Polarized: Side by Side

This week has been plagued with news that many of us don’t want to hear, devastating policies and executive orders that have ripped families apart. We have also seen increased dissent, with people taking to the streets, the airports, and calling their representatives with fervor.

At the same time, we have also seen people denouncing this activity and asking us to accept the outcomes of the election, and suspend our “complaining.” In the past few weeks, legislatures across the country have introduced changes to existing laws or new laws that would make it harder for people to exercise their first amendment rights.

Dissent is not about political parties or ideologies. It is about a right guaranteed to us by the Constitution. Complaining about our government is as American as apple pie; it is the foundation upon which our country was laid. History has shown us that it plays an integral role in how change happens in this country.

We are not marching because of this president or this election. We are marching for our humanity, because women, people of color, the LGBTQ community, religious minorities, and immigrants have always had to. If you find yourself upset or inconvenienced by these demonstrations ask yourself if that is because you have the privilege of not being affected by politics, and the outcome of elections.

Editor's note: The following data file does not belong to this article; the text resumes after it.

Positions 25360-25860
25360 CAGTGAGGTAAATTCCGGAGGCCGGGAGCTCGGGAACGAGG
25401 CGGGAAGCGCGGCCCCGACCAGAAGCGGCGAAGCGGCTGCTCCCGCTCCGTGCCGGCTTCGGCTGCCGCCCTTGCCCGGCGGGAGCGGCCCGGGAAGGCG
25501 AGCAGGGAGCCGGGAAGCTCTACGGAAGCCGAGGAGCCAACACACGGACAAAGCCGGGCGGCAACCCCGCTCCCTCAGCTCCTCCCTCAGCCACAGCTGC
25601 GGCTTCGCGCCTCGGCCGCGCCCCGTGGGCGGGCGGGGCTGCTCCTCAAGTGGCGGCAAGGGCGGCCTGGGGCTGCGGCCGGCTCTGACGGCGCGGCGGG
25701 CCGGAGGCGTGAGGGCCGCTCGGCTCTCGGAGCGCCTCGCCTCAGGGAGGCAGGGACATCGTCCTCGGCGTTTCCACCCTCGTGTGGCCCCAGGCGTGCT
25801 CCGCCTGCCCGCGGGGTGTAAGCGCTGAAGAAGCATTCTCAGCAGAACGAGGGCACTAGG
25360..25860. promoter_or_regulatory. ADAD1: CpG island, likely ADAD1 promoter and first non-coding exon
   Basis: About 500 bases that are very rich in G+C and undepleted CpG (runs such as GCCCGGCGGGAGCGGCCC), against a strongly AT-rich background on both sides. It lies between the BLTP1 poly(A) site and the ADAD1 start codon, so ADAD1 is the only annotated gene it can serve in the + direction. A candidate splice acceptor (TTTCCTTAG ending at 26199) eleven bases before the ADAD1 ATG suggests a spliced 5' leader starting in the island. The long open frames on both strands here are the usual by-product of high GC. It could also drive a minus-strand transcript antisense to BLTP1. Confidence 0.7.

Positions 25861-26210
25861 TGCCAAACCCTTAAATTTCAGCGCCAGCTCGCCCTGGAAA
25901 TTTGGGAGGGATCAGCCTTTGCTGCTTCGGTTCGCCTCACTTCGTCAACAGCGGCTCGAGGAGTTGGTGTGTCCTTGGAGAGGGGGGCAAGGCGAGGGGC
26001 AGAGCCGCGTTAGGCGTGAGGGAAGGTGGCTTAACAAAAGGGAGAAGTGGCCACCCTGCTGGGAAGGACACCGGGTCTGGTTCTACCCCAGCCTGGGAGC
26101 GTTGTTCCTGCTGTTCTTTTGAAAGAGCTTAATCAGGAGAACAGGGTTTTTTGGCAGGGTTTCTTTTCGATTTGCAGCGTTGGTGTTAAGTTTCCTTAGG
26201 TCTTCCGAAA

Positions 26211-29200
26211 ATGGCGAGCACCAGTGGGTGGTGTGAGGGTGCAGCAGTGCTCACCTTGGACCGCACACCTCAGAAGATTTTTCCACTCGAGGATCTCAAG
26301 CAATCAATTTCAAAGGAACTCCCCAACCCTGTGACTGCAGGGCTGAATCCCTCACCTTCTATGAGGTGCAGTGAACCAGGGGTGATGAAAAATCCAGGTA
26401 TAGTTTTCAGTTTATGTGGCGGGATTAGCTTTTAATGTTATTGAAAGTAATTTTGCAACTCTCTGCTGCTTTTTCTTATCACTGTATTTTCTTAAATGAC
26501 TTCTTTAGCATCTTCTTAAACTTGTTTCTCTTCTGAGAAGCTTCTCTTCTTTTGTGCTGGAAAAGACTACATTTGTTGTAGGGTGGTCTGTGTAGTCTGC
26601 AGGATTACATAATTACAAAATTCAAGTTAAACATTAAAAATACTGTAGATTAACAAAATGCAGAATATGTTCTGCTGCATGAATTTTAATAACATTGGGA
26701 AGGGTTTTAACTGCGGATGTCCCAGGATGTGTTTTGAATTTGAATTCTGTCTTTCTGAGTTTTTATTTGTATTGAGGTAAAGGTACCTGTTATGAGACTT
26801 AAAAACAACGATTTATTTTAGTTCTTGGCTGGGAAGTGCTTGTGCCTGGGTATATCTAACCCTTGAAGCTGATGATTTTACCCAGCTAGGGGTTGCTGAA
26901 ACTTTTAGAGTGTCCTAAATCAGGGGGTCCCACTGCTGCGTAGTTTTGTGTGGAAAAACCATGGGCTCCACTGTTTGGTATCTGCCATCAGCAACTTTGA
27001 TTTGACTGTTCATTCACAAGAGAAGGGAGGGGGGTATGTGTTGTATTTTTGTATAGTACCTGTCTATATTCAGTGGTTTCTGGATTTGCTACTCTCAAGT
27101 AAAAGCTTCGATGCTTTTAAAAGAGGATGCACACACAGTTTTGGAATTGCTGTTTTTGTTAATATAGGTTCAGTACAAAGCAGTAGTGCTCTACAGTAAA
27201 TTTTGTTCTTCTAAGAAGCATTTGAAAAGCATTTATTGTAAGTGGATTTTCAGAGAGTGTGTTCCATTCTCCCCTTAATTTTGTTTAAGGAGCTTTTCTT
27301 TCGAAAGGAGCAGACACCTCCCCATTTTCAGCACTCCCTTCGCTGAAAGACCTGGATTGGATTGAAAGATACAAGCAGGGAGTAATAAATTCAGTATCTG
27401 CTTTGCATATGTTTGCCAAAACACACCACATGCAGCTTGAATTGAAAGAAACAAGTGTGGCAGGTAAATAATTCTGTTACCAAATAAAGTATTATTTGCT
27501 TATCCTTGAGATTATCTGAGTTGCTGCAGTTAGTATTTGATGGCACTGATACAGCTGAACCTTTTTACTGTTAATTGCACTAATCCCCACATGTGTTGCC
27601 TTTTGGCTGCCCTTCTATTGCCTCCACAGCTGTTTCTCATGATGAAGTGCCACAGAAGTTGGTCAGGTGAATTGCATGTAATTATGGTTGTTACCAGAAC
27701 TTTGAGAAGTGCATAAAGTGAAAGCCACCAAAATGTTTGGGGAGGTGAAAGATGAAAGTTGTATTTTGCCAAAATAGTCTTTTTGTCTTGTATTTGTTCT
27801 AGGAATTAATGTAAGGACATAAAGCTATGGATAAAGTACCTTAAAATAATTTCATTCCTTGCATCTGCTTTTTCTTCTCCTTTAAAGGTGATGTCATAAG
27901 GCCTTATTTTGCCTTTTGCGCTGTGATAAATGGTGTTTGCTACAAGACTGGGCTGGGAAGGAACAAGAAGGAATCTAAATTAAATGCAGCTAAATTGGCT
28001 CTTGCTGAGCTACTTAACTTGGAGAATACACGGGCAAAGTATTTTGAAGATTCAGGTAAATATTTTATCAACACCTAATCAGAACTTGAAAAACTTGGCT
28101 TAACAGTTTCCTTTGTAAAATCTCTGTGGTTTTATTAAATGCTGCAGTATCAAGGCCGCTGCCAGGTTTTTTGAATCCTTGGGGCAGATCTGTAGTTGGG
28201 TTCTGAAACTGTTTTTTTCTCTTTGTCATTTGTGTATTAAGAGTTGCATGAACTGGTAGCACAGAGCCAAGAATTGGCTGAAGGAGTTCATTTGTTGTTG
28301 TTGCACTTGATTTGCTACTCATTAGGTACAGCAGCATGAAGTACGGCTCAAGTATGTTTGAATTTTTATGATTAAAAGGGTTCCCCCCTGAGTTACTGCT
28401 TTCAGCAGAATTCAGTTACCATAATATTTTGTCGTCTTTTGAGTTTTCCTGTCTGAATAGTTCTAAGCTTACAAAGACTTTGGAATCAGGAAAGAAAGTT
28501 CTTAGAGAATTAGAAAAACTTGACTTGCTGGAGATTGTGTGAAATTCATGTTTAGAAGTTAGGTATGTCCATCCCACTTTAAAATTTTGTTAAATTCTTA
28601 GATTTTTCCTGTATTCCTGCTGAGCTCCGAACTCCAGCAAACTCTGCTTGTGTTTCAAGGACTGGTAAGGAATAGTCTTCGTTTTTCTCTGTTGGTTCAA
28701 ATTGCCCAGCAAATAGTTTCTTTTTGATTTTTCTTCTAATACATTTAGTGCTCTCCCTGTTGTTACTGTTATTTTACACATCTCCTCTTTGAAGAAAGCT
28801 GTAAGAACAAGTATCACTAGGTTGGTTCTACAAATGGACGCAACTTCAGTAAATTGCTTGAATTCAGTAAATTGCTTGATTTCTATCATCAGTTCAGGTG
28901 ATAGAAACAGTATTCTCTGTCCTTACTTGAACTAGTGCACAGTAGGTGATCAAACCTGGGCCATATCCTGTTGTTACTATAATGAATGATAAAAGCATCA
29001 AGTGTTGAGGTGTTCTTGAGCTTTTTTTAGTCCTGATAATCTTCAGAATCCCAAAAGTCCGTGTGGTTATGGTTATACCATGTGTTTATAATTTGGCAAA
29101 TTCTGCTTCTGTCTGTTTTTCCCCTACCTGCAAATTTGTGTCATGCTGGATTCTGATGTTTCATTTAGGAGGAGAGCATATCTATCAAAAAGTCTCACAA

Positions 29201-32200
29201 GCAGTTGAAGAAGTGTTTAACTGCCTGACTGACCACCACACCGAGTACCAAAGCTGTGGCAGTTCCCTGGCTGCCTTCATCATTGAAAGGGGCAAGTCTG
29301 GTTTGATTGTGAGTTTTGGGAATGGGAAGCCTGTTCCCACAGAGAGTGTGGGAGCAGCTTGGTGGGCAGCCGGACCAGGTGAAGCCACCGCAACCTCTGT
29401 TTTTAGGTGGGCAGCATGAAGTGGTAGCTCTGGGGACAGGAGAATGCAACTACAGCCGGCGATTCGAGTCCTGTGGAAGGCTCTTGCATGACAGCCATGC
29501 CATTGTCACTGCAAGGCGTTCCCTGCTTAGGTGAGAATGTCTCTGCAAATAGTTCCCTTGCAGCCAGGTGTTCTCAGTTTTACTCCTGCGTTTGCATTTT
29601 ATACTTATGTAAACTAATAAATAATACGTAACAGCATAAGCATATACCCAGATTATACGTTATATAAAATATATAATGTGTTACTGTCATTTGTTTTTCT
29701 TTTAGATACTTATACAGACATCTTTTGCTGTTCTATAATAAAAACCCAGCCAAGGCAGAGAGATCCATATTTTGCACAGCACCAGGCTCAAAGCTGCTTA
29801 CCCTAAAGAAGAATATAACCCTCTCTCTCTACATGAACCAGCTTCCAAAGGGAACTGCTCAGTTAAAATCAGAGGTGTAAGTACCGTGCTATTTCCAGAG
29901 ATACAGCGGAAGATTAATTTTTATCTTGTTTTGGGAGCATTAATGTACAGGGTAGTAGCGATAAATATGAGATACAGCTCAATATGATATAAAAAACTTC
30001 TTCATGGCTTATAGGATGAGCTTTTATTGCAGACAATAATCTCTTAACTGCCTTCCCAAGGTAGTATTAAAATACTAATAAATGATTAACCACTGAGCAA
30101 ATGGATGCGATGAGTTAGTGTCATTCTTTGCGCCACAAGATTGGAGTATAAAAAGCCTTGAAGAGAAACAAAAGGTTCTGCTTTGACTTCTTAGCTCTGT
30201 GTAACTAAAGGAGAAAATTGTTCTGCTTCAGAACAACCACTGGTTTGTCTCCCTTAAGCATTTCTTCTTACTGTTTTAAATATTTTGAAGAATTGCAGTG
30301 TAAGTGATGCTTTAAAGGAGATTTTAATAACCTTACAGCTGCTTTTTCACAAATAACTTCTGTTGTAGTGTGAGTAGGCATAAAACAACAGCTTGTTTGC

Fighting for our rights no matter who is president, is not complaining, it is our duty.


 

 

 

A woman in Nashville holds up a sign at a Tea Party protest in 2009, reminding us that dissent is patriotic.

Photo from Wikipedia

 

 

 


 

Women’s suffragists parade in New York City in 1917, carrying placards with signatures of more than a million women

Photo, The New York Times photo archive, Public Domain

 

 

 


 

The 1963 March on Washington participants and leaders marching from the Washington Monument to the Lincoln Memorial

Photo by Rowland Scherman for USIA – U.S. National Archives and Records Administration

 

 


 

 

In 2014, demonstrators gathered in NYC to protest the deportation of LGBTQ immigrants under President Obama. Many were sent back to countries where their sexual orientation can put their lives in danger.

Photo by Julieta Salgado, courtesy of GetEQUAL

 

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